Pegasus spyware users exploited an unknown vulnerability in iMessage, the native iPhone messaging system. Apple fixed it after the discovery of Citizen lab, a leading research team on the subject.
Sign of the gravity of the situation, Apple has shown a rare responsiveness. On September 7, 2021, the company was contacted by the Citizen Lab, a reputable research laboratory at the University of Toronto: researchers had identified a critical vulnerability on iMessage.
5 days later, on September 13, the vulnerability is already fixed, as it has been the subject of an emergency patch. It must be said that the flaw, tracked under the identifier CVE-2021-30860, ticked all the dangerousness criteria:
- She was already actively exploited by customers of NSO Group at the time of discovery. In other words, it made it possible to deploy the Pegasus spyware, and thus reveal almost all of the content of the victim’s iPhone.
- Zero-day, it was unknown to the publisher, and therefore had no corrective action.
- Zero-click, it could be launched without the user interacting with the hacker, making it an almost unstoppable offensive tool.
- Invisible for the user, it could not be detected without entering the technical registers of the smartphone.
- She wore on iMessage, encrypted messaging is natively present on all Apple smartphones. Every iPhone owner was therefore vulnerable.
Citizen Lab named this flaw “Forcedentry” [entrée forcée, ndlr] for its ability to bypass Blastdoor, one of Apple’s latest features, dated earlier this year. This brand new program was supposed to protect iPhone users against this specific case of vulnerability. Mission failed.
This crisis situation arises the day before the Apple conference, during which the manufacturer should notably present the iPhone 13, a new edition of its iconic smartphone. It once again calls into question the security of iPhones, which were until recently considered to be a data vault.
Vulnerabilities that are increasingly difficult to discover
The Citizen Lab detected Forcedentry almost by chance. A Saudi activist contacted them in March 2021 as he suspected his iPhone was being monitored. Thanks to the analysis of the history of the crashes of the device, the research laboratory was able to discover the precise mode of operation of the vulnerability, of which it had found the first traces as early as this summer.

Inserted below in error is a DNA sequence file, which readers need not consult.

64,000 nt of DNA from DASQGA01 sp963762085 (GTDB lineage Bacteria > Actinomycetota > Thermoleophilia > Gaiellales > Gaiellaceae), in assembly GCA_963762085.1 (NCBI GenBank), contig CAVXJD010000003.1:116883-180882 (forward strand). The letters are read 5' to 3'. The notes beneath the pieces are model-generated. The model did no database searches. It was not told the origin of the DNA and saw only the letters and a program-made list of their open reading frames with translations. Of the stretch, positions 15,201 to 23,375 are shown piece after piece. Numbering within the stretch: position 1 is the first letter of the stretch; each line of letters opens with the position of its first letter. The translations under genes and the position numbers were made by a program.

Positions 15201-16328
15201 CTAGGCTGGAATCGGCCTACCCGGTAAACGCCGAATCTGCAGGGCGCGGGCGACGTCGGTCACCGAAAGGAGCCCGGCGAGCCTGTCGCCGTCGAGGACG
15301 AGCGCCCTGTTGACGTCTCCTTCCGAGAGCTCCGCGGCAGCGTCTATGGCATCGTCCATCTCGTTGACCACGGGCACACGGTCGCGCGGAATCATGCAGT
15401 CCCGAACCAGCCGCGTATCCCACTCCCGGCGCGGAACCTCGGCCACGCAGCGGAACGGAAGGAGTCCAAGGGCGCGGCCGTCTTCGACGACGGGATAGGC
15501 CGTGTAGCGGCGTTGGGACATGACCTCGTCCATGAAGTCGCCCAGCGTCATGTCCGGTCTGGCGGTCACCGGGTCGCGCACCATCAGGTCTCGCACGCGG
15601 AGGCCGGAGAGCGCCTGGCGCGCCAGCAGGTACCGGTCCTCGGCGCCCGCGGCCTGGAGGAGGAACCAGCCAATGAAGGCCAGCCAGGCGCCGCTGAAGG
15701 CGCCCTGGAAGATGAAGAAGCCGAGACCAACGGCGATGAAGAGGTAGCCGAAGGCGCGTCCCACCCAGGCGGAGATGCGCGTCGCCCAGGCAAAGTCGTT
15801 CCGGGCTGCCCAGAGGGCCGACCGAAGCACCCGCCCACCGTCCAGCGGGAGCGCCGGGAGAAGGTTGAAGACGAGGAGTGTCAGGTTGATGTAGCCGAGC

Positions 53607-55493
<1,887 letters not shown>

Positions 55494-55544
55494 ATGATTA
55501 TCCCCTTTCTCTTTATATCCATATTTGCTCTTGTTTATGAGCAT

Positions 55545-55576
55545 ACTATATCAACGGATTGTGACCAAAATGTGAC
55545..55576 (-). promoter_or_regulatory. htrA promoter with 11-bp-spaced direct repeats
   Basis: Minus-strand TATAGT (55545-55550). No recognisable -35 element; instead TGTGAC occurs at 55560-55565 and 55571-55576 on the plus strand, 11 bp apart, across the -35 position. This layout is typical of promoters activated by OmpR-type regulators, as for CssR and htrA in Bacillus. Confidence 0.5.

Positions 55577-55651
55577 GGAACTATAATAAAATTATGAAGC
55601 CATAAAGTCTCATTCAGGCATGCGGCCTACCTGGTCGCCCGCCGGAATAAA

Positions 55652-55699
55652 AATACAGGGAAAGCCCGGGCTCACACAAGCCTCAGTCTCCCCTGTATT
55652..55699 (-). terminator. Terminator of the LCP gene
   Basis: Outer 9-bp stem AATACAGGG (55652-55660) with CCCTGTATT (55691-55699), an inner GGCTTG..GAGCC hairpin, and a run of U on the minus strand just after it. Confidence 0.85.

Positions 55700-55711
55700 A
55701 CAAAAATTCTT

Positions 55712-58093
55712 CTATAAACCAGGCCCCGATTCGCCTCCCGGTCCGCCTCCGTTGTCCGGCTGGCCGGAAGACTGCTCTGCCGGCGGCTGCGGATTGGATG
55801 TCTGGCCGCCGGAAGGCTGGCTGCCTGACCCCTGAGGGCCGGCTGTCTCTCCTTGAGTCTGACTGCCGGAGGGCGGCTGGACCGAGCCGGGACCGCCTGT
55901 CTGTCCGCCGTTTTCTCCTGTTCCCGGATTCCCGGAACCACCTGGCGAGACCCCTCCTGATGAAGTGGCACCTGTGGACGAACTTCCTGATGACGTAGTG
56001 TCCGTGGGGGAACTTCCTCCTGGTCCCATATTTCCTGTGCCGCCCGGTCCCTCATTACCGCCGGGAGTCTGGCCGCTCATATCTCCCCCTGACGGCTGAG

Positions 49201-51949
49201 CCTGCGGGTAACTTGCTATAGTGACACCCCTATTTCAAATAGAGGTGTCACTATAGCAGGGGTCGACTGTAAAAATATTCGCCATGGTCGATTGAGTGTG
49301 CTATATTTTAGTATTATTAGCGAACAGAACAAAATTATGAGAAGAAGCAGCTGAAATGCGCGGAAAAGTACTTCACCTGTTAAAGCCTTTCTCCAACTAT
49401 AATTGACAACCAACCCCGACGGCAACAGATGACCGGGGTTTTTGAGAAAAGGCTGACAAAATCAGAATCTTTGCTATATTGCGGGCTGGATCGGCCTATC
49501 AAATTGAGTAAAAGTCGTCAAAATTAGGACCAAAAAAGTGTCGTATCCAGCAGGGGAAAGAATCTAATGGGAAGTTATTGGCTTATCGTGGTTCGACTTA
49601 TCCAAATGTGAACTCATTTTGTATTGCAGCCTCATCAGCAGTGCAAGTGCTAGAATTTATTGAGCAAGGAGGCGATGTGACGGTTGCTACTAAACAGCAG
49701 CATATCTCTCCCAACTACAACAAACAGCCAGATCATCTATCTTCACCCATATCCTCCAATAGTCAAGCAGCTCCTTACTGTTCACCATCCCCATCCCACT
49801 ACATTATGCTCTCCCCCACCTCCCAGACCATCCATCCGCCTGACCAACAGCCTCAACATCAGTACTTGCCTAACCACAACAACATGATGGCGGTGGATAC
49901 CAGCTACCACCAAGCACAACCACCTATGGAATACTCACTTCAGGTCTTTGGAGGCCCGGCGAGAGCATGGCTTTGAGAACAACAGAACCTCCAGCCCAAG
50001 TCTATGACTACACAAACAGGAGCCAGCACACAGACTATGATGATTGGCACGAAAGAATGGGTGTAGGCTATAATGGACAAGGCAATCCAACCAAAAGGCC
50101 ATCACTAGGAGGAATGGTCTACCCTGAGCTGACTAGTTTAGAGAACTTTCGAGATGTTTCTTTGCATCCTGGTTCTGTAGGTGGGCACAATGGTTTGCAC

Concretely, criminals send a malicious PDF file to their victims, which does not even appear in its messages, and remains invisible to the naked eye. This file plays with several image-related features with the goal of crashing iMessage, allowing malware to enter the device. According to the researchers, it was an NSO client country that launched the attack on the Saudi, and the loophole has been exploited since at least February 2021.
Apple thanks the Citizen Lab
With its ability to bypass BlastDoor, Forcedentry would have simply replaced Kismet, researchers speculate. This previous critical iMessage flaw exploited by NSO Group was used to spy on dozens of journalists. Made public by Apple in December 2020, Kismet has been corrected, and would likely have been blocked by BlastDoor anyway.
The first to shine the spotlight on Pegasus in 2016, the Citizen Lab has since become the benchmark on the subject. This is why potential spyware victims turn to the lab, and regularly discover new tools from NSO. But this mode of fighting against Pegasus and his counterparts seems more and more unbalanced. Usually, spyware victims contacted the lab or NGOs with a sign of the attack. Here, it took a deep analysis to discover the problem, which would have remained invisible otherwise …
In its press release on the patch, Apple thanks the Citizen Lab and says it is aware of the suspicions about the exploitation of the flaw. But the company has not commented on NSO Group’s involvement. She does not appear to be close to joining Facebook, which is legally engaged against the Israeli company with support from Google and Microsoft, following the exploitation of critical vulnerabilities on WhatsApp.